clock menu more-arrow no yes

Filed under:

`TINY TOON' MOVIE WILL TICKLE ADULTS AND YOUNGSTERS

Steven Spielberg has made a stellar film career of revitalizing the pop-culture passions of his youth, most of them fixations derived from Saturday matinees: monsters ("Jaws"), spooks ("Poltergeist"), aliens ("E.T.") and daredevils (the Indiana Jones trilogy). Although I am one adult of Spielberg's generation who wishes he had stopped short of making a sequel to "Peter Pan," his tributes to the icons of boyhood rarely miss the mark.

So it is with the reborn spirit of the Warner Bros. cartoon as embodied in the TV series "Tiny Toon Adventures," produced by Spielberg's company Amblin Entertainment in cooperation with Warner Bros. Animation. The syndicated series will move to the Fox network in the fall.If Bugs Bunny and Daffy Duck are the adults in this cartoon world, such Tiny Toon critters as Buster Bunny and Plucky Duck are their grade-school equivalents - boisterous children carrying on the Looney Tunes tradition of comic anarchy. Now the Tiny Toon gang is starring in its first feature-length movie, "Tiny Toon Adventures: How I Spent My Vacation" (80 minutes, $19.98), a home-video original from Warner.

It's due in stores Wednesday, March 11, and it's a total delight for all ages. Most children will have a great time, and those who happen to see it with tooned-in parents may wonder why the adults keep falling off the couch.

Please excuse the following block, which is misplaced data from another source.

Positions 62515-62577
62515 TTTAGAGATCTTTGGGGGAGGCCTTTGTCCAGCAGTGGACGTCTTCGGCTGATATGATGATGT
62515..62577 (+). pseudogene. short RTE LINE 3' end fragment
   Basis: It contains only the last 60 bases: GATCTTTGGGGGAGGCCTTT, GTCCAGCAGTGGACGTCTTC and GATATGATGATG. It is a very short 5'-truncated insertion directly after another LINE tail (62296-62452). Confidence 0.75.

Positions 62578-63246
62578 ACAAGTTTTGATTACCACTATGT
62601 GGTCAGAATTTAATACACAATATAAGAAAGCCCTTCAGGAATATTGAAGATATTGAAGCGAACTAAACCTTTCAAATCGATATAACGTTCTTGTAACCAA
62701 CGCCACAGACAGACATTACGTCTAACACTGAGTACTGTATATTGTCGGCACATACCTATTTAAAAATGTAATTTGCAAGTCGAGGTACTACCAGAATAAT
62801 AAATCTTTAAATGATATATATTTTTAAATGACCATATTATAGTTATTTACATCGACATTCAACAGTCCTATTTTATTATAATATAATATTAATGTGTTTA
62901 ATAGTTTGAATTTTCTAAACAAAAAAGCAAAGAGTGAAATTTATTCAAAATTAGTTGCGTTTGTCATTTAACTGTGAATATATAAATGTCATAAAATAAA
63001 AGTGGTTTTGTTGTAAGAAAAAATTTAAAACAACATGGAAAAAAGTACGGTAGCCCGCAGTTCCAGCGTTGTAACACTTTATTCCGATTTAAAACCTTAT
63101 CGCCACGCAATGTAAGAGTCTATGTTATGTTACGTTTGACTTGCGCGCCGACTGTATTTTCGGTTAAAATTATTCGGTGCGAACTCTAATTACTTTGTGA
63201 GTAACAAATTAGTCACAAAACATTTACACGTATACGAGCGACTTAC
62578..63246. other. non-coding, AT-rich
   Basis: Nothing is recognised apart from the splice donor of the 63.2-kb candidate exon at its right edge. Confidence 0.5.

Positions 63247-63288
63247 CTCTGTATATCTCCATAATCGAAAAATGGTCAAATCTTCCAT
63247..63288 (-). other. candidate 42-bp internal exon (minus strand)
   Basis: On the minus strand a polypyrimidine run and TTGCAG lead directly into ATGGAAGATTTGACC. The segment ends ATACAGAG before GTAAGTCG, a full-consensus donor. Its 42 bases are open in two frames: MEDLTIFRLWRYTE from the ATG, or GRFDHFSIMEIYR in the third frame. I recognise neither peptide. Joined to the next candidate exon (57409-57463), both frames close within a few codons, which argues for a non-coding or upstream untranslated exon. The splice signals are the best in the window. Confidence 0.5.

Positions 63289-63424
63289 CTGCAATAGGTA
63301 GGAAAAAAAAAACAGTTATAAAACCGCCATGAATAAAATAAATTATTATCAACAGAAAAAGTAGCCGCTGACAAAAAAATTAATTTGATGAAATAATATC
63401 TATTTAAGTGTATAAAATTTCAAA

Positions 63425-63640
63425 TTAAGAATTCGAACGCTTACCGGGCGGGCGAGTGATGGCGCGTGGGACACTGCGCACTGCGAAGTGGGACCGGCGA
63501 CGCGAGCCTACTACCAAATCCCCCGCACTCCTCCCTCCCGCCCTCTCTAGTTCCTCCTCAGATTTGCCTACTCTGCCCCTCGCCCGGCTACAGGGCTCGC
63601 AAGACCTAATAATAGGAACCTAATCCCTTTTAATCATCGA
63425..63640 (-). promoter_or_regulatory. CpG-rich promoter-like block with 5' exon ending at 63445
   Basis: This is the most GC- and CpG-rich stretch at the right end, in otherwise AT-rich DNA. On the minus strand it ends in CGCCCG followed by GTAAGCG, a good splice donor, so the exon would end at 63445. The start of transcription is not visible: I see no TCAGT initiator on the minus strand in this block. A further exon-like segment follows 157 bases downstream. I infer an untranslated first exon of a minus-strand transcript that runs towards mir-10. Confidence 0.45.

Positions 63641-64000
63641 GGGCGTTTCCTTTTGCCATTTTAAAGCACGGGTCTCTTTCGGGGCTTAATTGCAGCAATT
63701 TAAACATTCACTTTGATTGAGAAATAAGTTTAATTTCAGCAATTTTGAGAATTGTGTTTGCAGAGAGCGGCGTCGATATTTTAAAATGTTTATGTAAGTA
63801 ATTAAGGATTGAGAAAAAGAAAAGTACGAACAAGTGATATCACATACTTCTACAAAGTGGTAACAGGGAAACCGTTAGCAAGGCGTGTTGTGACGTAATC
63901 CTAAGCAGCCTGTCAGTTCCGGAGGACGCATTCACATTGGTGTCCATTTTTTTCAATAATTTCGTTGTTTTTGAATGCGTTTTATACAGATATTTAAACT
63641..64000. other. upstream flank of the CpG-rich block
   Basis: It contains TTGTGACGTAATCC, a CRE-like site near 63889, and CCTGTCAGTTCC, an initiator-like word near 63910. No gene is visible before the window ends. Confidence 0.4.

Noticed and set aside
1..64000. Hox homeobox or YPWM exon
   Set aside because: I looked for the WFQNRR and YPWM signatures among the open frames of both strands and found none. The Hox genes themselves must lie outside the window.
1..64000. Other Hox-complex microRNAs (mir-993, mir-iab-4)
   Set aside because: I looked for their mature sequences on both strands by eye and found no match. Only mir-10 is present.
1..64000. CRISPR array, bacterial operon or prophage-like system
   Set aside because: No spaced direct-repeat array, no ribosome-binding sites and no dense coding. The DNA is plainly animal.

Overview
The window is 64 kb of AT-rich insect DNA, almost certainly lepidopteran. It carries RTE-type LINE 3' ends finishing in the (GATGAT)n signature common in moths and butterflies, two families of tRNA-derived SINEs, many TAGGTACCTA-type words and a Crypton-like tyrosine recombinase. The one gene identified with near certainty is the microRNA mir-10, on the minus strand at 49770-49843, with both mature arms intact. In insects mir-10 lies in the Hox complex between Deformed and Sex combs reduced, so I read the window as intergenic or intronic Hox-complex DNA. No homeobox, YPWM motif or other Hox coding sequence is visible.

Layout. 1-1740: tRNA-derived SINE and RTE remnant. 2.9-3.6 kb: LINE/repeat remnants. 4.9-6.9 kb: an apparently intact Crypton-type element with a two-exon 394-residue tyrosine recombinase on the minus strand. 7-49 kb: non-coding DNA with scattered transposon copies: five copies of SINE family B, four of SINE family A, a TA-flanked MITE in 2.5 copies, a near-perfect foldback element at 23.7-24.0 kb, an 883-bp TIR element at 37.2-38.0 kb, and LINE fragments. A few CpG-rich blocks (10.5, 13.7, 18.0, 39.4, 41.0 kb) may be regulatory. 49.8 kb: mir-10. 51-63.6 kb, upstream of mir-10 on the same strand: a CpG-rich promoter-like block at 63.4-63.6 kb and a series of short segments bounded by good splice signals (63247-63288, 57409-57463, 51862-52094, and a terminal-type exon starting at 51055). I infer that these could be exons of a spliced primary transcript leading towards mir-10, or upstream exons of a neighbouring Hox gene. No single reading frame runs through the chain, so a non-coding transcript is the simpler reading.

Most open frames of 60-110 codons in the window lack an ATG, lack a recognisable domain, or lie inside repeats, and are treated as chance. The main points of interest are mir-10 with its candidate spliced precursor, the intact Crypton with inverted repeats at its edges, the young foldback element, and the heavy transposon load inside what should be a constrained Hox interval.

The Tiny Toon kids live in Acme Acres and attend the Looniversity (the portal replicates the brilliant orange-and-red concentric circles of the Looney Tunes logo). The story opens on the last day of school as the youngsters squirm and wait for the clock to strike three. When it does, out pops a cuckoo dressed as a baseball umpire to bellow, "Strike three, you're out!," and the characters head for their separate adventures: Plucky Duck joins Hamton Pig and his family for a trip to Happy World Land; Buster and Babs Bunny (no relation to each other) create a flood and end up rafting down a river; Elmyra, a little girl who terrorizes cats by loving them to death, visits Wild Safari Zoo, and skunk Fifi pursues celebrities at the Acme Resort Hotel.

As with the classic Warner cartoons of yore, Tiny Toons is a blend of outlandish slapstick, chaotic predicaments, skull-flattening violence and overall impudence, spiced with sly social commentary.

The scene at Happy World Land, for example, skewers our obsession with monumental amusements. A barren parking lot stretches to the horizon, and as the family trudges to the entrance, a chirpy song fills the air: "Happy World Land, where the fun doesn't stop/at only 80 bucks a pop." Plucky vows to go on every ride "until I barf twice."

Tiny Toons also abounds in references to movie characters and celebrities. Superman appears on the scene to save Buster and Babs from a waterfall, but he dumps them out of his arms when an irked Buster says, "Hey, get your own video." At the Acme Resort Hotel, a bellhop greets Jay Leno and offers to check his chin, which Leno is resting on a luggage cart. When Hamton's family stops for a hitchhiker, he turns out to be a lunatic with a hockey mask and chain saw who hates pork.

There are literally hundreds of gags, and some whiz by so quickly you'll want to watch this tape again and again. It also happens to be beautifully animated, full of the color, detail and movement so often absent from the TV and video fare of today.